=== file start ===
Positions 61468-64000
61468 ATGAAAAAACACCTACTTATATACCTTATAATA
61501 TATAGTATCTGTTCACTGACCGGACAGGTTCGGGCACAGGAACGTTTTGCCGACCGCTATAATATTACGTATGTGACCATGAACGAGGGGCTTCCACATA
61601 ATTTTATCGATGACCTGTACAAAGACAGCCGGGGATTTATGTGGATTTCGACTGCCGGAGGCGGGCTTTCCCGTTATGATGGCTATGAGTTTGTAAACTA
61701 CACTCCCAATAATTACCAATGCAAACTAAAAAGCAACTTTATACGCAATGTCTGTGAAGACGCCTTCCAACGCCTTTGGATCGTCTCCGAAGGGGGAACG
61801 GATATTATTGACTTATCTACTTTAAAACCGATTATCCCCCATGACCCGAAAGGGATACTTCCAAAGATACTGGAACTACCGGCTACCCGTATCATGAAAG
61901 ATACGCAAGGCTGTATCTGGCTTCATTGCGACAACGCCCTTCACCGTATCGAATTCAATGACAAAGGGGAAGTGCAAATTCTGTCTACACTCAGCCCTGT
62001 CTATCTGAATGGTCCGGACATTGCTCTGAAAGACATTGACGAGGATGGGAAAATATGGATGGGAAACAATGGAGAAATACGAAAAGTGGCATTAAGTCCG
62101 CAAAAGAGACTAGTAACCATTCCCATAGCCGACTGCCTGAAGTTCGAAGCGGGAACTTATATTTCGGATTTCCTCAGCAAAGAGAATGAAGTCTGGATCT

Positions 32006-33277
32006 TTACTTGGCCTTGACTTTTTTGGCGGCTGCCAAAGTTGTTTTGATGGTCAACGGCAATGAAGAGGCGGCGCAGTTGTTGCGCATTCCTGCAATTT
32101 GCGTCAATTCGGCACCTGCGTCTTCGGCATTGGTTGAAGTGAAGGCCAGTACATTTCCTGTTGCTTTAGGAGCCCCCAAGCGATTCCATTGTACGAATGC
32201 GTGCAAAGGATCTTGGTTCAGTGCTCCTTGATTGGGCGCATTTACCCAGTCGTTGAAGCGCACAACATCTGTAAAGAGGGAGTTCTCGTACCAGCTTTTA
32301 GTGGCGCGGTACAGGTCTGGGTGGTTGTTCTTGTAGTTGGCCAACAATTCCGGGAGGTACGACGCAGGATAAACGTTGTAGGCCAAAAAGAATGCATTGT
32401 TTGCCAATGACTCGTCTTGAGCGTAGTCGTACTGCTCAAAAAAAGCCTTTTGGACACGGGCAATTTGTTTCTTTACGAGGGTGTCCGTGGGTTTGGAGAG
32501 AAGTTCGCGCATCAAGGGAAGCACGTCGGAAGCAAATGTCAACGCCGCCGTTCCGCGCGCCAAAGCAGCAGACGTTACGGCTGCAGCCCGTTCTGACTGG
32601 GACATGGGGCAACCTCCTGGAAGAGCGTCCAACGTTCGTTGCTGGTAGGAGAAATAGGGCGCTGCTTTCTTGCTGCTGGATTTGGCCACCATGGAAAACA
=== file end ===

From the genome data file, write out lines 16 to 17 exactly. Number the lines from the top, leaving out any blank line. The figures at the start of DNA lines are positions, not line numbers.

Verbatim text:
32501 AAGTTCGCGCATCAAGGGAAGCACGTCGGAAGCAAATGTCAACGCCGCCGTTCCGCGCGCCAAAGCAGCAGACGTTACGGCTGCAGCCCGTTCTGACTGG
32601 GACATGGGGCAACCTCCTGGAAGAGCGTCCAACGTTCGTTGCTGGTAGGAGAAATAGGGCGCTGCTTTCTTGCTGCTGGATTTGGCCACCATGGAAAACA